We are very excited to welcome André Robert Lee to campus next week to share his film The Prep School Negro. When he was 14, André received what his family believed to be a golden ticket: a full scholarship to attend one of the most prestigious prep schools in the country. Elite education was André’s way up and out, but at what price? Yes, the exorbitant tuition was covered, but this new world cost him and his family much more than anyone could have anticipated. In The Prep School Negro, André takes a journey back in time to revisit the events of his adolescence while also spending time with current prep school students of color and their classmates.
In addition to presenting his films at hundreds of schools, André serves as a consultant and advisor for Connecticut College’s Mellon Undergraduate Research Program in the Arts and Humanities. He has worked with the New York City Public Schools, The Ford Foundation, Miramax Films, HBO, and Dreamworks and has been a speaker at The Gates Millennium Scholars Program Leadership Conferences. André is a member of the Connecticut College Alumni Board of Directors and the Advisory Board for Ready Willing and Able: The Doe Fund, Inc. He also serves on the Jury for the Academy Awards Student competition and serves as a Reader for The Gates Millennium Scholars Program.
1. What has the response been to the use of the word “negro” in the title of your film and how does it differ across groups of people?
I have had all kinds of reactions to my use of the word “negro” in the title of the film. Many adults who were born in the 50s, 60s and 70s raise their eyebrows at the title. They are a generation that saw the end of the word “negro.” They are very curious about why I have chosen to use the word.
I find people born in later generations are surprised by the title. Folks ask if I call myself a “negro.” I assure them I do not and am not an advocate for the return use of the word.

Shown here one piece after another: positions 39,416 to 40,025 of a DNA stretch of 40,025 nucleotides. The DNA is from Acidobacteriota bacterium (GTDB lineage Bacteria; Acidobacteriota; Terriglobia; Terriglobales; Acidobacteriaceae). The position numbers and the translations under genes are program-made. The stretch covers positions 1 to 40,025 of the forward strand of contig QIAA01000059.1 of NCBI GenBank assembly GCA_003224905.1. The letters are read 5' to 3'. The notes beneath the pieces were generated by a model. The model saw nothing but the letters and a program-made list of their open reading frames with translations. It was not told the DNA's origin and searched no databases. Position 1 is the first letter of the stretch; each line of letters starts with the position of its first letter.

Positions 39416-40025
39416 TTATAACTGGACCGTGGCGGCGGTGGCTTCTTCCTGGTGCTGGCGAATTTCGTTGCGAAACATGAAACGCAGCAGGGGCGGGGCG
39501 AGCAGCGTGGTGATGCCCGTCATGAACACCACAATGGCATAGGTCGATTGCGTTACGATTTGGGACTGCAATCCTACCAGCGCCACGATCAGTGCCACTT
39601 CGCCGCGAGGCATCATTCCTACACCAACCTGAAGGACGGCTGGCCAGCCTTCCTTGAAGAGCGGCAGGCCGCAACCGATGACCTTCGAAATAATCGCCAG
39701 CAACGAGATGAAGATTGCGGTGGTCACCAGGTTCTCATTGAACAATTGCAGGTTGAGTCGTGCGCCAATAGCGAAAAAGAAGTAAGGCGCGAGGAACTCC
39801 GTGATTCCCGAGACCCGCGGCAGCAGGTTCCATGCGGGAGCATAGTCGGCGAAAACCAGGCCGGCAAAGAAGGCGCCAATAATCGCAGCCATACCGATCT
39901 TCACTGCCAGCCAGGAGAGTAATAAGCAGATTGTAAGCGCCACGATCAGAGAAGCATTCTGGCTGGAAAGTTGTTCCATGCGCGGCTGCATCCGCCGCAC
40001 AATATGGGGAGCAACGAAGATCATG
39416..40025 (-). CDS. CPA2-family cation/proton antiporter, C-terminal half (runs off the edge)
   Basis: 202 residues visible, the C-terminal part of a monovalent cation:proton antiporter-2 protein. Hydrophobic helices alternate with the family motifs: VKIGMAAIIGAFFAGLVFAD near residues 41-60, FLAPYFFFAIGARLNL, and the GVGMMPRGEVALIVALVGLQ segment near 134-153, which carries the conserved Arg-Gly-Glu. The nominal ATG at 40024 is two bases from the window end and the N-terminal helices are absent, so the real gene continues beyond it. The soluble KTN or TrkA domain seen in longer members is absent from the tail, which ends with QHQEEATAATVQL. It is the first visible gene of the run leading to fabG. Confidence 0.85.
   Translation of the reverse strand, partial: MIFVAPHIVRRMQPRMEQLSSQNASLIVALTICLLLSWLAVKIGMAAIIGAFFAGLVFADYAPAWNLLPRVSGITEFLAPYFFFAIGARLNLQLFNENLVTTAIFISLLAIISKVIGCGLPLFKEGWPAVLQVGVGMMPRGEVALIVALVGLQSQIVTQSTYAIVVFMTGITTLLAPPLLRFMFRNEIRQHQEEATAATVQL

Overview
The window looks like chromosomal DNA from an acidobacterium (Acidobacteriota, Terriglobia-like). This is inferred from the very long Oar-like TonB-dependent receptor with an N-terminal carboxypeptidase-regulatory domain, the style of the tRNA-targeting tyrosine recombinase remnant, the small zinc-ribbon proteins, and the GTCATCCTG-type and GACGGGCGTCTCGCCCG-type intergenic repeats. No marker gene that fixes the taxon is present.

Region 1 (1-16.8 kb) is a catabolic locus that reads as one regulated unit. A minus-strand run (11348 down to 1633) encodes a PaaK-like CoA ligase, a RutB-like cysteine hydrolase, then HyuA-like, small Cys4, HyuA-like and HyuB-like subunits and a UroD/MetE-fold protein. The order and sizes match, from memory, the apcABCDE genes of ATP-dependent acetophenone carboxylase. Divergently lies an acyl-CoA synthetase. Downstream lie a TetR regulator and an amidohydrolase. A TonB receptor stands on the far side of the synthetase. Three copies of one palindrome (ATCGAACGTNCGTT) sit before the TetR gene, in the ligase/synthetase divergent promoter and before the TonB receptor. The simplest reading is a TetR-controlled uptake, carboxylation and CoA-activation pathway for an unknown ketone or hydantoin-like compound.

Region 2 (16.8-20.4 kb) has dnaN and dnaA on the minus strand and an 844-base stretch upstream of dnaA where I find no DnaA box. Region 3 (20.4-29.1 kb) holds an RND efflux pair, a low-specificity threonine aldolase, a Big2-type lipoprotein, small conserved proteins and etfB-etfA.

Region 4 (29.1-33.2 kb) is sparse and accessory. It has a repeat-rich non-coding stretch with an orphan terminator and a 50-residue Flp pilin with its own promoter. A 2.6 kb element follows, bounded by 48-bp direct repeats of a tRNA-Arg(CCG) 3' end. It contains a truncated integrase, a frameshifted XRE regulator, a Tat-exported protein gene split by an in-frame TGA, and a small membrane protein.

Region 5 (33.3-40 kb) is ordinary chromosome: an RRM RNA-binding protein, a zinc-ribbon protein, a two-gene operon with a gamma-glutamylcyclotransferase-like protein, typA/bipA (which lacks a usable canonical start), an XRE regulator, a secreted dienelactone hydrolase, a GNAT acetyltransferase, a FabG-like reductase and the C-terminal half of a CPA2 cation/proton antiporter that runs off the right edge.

2. In the description of the film, you write, “The exorbitant tuition was covered, but this new world would cost him and his family much more than anyone could have anticipated.” How do you measure whether or not your experience at Germantown Friends was worth it?
I think I look at the entire experience and measure it in my life. What did I gain from going to the school? What kind of relationships did I develop? Who is the person I am today, based on this education I received at Germantown Friends School? Was I able to deal with the separation from my family while at the school?
I deal with these issues in the film and during the after-screening workshops. To date, I have conducted more than 220 workshops.
3. In what ways do you hope this film will be transformative for audiences? What is the “to do” list that you hope teachers and administrators will put together after seeing the film?
I ask people to watch the film and think about where their heart and mind meet. Find yourself in the project. The “to do” list is one a school community has to develop. I cannot walk in and make that list. I ask folks to agree to acknowledge the need for the list and to get started in building it together. What do students need? What does the community need?
4. What has been the impact of the film? Has anything surprised you?
I have been to a number of schools, colleges, universities, film festivals, and conferences. I am surprised at each venue. I have requests to return to schools and requests to visit schools in the fall of 2013. The biggest surprise is the number of folks who have stepped forward and shared their stories.
5. Whom was the film made for?
Originally the film was made for my family. I have since decided that the film is dedicated to anyone that has ever felt like an “other.”
Please join us on Wednesday, January 30 at 7:00 pm in the Athletic Center for a screening of the film and a Q&A with André. Learn more and RSVP.